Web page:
One organisation that found a solution is Adore Beauty, an Australian online beauty retailer. In 2000, Kate Morris and James Height co-founded the company from their garage in Melbourne. Through trials and tribulations they built their company into the behemoth that is now on the Australian stock exchange.
Back in 2016, I met Kate Morris, who was the CEO of Adore Beauty at the time. She attended one of the CEO roundtables I hosted for fast growing companies. Not long after, I caught up with her, as she was struggling with growth and the usual leadership team issues that plague a start-up founder. Three years later when we caught up again, she had turned things around and grown the company from 25 to 145 employees. In 2020, Adore Beauty had a successful IPO.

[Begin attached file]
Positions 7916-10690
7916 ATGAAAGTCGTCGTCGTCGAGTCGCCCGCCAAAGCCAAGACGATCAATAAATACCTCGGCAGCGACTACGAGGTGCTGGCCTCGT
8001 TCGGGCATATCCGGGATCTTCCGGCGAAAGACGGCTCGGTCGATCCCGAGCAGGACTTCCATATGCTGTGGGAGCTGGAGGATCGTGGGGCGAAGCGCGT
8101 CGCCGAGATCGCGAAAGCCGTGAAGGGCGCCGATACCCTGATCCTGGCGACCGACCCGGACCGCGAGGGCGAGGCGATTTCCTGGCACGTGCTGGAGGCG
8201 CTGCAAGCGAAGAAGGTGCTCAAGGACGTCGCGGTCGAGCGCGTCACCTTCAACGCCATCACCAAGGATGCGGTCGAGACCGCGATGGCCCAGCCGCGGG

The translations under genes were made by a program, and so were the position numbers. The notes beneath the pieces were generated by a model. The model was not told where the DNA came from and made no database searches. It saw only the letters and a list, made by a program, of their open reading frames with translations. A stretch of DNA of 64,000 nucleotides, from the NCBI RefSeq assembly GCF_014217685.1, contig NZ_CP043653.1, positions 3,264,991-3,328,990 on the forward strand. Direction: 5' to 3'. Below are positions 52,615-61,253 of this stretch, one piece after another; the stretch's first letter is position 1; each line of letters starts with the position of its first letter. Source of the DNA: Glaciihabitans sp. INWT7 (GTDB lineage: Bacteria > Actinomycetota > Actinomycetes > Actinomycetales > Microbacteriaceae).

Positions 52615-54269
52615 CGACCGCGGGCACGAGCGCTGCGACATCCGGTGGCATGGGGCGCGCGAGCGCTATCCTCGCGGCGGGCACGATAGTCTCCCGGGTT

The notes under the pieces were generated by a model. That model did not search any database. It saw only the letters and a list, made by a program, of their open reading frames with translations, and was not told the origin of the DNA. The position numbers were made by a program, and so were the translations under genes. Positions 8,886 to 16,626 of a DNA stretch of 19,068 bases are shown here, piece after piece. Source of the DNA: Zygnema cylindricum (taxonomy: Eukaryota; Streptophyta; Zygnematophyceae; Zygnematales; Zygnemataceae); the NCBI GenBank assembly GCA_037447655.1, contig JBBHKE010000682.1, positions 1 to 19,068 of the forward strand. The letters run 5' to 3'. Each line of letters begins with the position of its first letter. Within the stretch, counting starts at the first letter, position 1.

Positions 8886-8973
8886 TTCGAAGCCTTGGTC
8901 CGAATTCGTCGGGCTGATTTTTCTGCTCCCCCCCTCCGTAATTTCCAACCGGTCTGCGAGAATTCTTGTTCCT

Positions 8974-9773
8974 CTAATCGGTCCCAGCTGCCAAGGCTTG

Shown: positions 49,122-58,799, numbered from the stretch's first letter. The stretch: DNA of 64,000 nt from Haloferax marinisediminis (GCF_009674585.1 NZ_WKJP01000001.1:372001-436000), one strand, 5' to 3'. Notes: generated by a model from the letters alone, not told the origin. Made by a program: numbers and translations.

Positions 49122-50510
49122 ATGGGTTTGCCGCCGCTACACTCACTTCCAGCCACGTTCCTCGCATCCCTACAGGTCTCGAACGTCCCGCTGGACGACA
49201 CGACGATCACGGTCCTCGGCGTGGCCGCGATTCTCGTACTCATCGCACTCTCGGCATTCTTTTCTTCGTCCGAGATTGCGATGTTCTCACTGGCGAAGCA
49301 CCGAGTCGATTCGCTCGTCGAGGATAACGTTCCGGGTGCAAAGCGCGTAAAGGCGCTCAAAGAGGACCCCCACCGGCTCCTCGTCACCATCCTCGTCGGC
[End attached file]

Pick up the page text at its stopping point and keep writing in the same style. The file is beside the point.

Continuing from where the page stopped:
In my new book, I shared my interview and learnings from Kate over those three years, to find out how she managed the typical problems companies face when they go from one site to multiple. During this time. Kate found that it became hard for people to know everyone. As Kate explained 'Before, people in marketing could speak to people in the warehouse if they had questions because they would know someone. Now, they don't. As we have gotten bigger, we have had to work really hard to encourage teams to physically meet or have video calls.'